Tarom chief promises complete fleet revamp

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Romanian flag carrier Tarom plans to completely replace its fleet in the coming years as it targets a single-type operation.

Christian Heinzmann, who was appointed as chief executive of the SkyTeam member in November, is conducting a root and branch analysis of all aspects of the loss-making airline in a bid to return it to profitability.

He believes that it can achieve cost and efficiency savings of as much as 35% through the harmonisation of its fleet.

At present it operates a total of 24 aircraft, including a pair of 209-seat Airbus A310s, narrowbody jets from both Airbus and Boeing - incorporating several older-generation 737-300s - and ATR turboprops. The huge fleet variation causes unnecessary maintenance and training costs, says Heinzmann.

The initial findings of a market analysis carried out by Tarom suggests the ideal aircraft would have between 90-100 seats, he says.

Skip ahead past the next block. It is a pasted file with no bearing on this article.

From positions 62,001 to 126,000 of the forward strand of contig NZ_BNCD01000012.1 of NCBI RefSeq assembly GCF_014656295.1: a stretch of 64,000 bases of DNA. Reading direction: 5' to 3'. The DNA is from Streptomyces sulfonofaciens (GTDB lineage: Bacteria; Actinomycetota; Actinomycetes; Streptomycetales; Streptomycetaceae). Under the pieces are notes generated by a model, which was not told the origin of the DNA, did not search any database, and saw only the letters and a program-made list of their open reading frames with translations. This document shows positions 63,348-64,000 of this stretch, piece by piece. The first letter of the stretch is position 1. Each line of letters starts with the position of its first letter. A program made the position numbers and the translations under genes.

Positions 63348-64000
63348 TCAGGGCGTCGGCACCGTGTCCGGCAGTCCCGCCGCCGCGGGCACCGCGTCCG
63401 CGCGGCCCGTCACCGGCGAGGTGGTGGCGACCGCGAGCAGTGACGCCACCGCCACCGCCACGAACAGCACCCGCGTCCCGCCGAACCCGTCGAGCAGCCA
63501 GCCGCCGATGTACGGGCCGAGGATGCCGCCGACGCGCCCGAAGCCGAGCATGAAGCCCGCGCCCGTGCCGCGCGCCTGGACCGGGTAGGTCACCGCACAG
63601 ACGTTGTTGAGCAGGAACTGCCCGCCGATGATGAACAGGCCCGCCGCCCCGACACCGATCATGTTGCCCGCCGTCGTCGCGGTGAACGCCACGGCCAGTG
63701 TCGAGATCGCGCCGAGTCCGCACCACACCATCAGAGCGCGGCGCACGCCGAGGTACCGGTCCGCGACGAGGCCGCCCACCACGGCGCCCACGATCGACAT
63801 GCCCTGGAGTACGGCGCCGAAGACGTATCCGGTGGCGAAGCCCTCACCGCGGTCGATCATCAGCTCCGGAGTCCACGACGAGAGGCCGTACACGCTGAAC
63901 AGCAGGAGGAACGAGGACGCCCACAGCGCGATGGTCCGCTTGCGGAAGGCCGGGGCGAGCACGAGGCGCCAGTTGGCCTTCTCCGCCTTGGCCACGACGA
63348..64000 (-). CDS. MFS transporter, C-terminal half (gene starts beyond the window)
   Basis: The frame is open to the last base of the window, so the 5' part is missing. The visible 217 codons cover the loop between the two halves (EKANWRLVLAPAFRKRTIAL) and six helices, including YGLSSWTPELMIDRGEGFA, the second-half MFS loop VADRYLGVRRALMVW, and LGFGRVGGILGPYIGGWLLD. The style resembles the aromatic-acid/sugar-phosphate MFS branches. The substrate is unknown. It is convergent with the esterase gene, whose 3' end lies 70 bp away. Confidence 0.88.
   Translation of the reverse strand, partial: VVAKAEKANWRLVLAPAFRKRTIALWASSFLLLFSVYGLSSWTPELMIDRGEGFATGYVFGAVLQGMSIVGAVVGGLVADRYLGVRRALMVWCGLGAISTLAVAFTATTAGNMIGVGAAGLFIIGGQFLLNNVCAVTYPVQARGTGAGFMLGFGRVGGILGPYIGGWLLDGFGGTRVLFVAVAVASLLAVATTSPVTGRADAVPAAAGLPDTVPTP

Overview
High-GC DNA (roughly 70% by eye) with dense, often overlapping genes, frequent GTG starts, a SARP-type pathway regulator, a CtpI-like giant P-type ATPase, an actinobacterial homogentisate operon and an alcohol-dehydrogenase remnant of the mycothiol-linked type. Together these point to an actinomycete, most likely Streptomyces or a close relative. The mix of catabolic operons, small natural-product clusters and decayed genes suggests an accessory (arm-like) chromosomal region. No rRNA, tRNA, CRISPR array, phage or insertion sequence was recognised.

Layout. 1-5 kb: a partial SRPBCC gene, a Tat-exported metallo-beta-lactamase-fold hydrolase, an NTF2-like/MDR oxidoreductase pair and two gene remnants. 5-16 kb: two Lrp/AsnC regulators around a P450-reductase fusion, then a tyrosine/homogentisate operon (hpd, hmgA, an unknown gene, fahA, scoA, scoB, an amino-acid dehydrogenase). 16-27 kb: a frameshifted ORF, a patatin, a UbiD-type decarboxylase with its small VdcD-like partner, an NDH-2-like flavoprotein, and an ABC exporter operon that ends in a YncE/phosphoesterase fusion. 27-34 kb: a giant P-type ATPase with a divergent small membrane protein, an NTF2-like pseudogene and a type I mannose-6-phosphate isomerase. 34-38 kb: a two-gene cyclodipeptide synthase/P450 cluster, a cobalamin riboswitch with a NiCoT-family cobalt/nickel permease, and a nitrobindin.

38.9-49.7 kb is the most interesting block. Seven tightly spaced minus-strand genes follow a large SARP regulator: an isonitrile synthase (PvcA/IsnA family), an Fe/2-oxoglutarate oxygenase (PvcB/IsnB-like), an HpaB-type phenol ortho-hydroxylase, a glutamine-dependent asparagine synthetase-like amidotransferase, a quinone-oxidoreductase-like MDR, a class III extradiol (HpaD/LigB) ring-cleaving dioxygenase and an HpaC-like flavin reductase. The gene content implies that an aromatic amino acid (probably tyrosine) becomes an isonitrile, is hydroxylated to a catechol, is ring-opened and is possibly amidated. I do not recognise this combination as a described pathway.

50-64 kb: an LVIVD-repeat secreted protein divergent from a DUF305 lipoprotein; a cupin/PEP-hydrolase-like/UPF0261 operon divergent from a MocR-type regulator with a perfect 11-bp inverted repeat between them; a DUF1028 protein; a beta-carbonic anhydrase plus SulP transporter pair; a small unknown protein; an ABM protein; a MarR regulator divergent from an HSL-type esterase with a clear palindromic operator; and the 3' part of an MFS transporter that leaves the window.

No manufacturer has so far been selected, he adds, but the airline is evaluating proposals from the incumbent jet providers alongside Bombardier, Embraer and Mitsubishi Aircraft.

"All of them are offering good packages of serious economies of scale and fuel reductions," he says.

Assuming an order is placed relatively swiftly, new jets could begin arriving in 2014, says Heinzmann, beginning the "gradual phase out" of its older aircraft which could take "a couple of years" to complete.

Heinzmann says the selected aircraft will be able to operate on all its routes, leading to greater fleet flexibility. Although any order will be capped at 24 units, Heinzmann hopes increased fleet utilisation will lead to additional savings. "I would rather increase frequencies than aircraft," he says.

The carrier will also begin a "much more aggressive" sales effort as it aims to increase load factor from 65% to a "good European average" of around 75%.

It is aiming for breakeven in 2015 and profitability in 2016, he adds.

As part of the broad review of its operation, even its membership of the SkyTeam alliance is being reviewed, says Heinzmann. "I am not saying we should leave, but it has to be really working to our advantage, not the opposite."

Romania's government is still pressing ahead with its plan to sell a 20% stake in the carrier by the end of 2013, although "even without [new capital] it can survive", he says.

In the year to 31 December 2011 the carrier lost New Lei 262 million ($74.9 million).